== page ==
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Raptors look to make it four-straight, visit Knicks at MSG: Preview, Start Time, and more

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Four-straight wins and third in the East are on the line in New York Monday night.

NBA: New York Knicks at Toronto Raptors Dan Hamilton-USA TODAY Sports

Consider the dog days over. In the lead-up to the All-Star break, watching the Raptors started to feel like a chore. Replacing the typical game-day antsiness was a feeling of dread in anticipation of the uneven Raptors’ performance that was sure to come.

A mental breather and a pair of swell-fitting additions have pumped new platelets into the team’s bloodstream. The seeds for a strong stretch run have been planted with a pair of consecutive wins out of the break. Serge Ibaka and P.J. Tucker have brought with them a new layer of versatility for Dwane Casey to play around with, and that has translated into a renewed level of defensive effort from guys up and down the roster.

Monday brings with it an opportunity for the Raptors to pounce on a truly putrid Knicks team and continue their pursuit of the Celtics and Wizards in the Eastern Conference standings. Here’s what you need to watch for.

Kyle Lowry’s Status

Cory Joseph has acquitted himself well as Kyle Lowry’s understudy in the last two games. His defense on Isaiah Thomas on Friday was so sublime it drew praise from Al Horford, and he’s ably chipped in 12.5 points and 6.0 assists under a heavy minutes load. But even Joseph’s best game can’t live up to the lofty standards Lowry sets on a nightly basis. Getting Lowry back in the fold and in tune with the new additions — prospective pick-and-roll partner Ibaka in particular — is vital to the Raptors hitting peak effectiveness. Understatement of the century, I know.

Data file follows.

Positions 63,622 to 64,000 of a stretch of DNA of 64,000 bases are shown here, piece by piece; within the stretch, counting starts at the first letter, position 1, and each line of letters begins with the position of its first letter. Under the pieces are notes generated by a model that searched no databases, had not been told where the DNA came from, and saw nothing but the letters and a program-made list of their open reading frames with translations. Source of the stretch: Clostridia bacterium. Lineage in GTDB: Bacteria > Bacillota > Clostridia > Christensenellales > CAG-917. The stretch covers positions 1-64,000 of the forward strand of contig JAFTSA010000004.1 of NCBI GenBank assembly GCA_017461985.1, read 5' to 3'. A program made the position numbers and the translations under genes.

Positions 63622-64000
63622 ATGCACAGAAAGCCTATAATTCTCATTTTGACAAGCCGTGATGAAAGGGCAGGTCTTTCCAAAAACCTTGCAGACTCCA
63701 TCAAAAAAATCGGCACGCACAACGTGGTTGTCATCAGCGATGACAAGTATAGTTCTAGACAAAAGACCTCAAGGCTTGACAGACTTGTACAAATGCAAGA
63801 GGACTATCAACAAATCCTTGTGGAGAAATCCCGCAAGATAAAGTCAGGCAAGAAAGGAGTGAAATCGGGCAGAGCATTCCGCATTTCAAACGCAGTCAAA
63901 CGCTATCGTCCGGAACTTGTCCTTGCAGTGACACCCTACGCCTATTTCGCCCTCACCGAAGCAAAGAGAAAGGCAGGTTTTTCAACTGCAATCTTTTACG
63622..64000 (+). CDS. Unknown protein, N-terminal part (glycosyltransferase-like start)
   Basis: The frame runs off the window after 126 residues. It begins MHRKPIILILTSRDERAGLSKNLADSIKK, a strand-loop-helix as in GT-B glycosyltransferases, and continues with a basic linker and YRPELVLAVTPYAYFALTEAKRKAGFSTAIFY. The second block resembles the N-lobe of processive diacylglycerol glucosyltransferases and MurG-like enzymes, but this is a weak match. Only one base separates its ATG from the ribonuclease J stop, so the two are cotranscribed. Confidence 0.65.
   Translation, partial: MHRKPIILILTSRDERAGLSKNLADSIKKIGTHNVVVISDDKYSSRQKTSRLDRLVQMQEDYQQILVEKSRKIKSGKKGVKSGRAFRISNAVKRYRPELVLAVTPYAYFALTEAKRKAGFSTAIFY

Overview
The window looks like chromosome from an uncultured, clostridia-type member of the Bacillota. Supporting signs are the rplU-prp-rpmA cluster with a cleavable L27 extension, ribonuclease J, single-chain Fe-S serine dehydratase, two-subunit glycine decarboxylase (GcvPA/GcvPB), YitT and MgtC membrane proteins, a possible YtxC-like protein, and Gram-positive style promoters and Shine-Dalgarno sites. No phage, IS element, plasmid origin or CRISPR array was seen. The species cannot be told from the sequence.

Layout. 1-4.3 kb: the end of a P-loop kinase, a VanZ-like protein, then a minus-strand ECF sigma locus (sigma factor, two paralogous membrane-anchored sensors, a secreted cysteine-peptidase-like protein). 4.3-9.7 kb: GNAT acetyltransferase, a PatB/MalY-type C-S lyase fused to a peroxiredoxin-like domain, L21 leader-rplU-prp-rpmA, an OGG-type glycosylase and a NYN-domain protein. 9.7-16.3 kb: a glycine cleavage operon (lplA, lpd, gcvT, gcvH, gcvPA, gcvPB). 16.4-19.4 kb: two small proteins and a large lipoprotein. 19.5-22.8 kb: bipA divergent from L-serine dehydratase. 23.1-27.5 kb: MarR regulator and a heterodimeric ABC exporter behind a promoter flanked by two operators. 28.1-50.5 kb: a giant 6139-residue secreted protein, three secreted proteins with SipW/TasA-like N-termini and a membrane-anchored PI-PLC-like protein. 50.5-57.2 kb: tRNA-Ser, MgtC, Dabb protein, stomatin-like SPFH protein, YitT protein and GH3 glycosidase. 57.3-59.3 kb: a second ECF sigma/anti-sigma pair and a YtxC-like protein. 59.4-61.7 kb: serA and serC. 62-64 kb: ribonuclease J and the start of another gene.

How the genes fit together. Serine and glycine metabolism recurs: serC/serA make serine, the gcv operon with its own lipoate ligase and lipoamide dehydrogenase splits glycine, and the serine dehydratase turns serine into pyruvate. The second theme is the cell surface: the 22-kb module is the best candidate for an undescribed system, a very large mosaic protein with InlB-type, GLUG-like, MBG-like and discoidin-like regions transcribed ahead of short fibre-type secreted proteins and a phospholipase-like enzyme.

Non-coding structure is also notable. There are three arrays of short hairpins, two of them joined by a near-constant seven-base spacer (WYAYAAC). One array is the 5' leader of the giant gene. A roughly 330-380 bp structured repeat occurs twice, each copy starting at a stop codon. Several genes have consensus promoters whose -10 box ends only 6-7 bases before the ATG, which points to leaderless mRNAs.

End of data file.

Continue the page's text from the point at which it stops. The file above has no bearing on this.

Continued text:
Mercifully, it sounds as though his wrist injury isn’t too serious, and he is officially day-to-day. The Raptors have had issues with players prematurely stepping back on the court already this year. While a return to the lineup for Lowry would be welcomed, perhaps the wise course of action is to sit him out against New York in hopes of having him ready to go for this week’s back-to-back with Washington.

The chase for the 2-Seed is on

Speaking of the Wizards, a pair of losses for Scott Brooks’ club out of the break has already allowed the Raptors to pull into a virtual tie with them in the standings. A win on Monday would guarantee the Raptors of at least that heading into Wednesday’s match-up with Washington. Dropping games to laughing stocks like the Knicks is not something the Raptors can afford anymore. With just 23 games to go, every win matters.

Roping in the Celtics is a more ambitious goal, but Friday’s win made it significantly more realistic. Boston narrowly escaped the Pistons on Sunday and holds a three-game cushion on Toronto and Washington going in to tonight’s action. Where the Raptors are free of games against the league’s top tier, Boston plays games against Cleveland, Golden State and the now-healthy Clippers in the next 10 days. Toronto doesn’t control their own destiny with no games remaining against their Atlantic Division rivals, but the all-important two-seed (and Cleveland-free playoff bracket until the Eastern Conference Finals) is within reach as long as the Raptors don’t squander games like tonight’s.

Front Court Combos

Options are nice, aren’t they? Before the arrival of Ibaka and Tucker, Casey was handcuffed when trying to formulate his crunch time lineups. It was rare that he could find a perfect front court pair with Patrick Patterson missing time and the flaws present in the games of Jonas Valanciunas and Lucas Nogueira.

Ibaka has closed the last two games at centre for the Raptors to great effect. A shot-blocking, floor-spacing big man like Ibaka can fit seamlessly with all sorts of front court partners. A trio of super-small-sample looks with Patterson, Tucker and Jonas next to Ibaka have all yielded encouraging NET results early in his Raptors tenure. The bounty of options might create a crunch for guys who are playing well — for example, Jonas Valanciunas on Sunday against Portland — but versatility is king in today’s NBA. That Casey will get to roll out lineups specifically geared for a wide array of late-game situations is a a luxury that didn’t exist in Toronto two weeks ago.

Watching for which combos Casey deploys will be of nightly interest from here on out.

Where to Watch: TSN 1-4, 7:00pm EST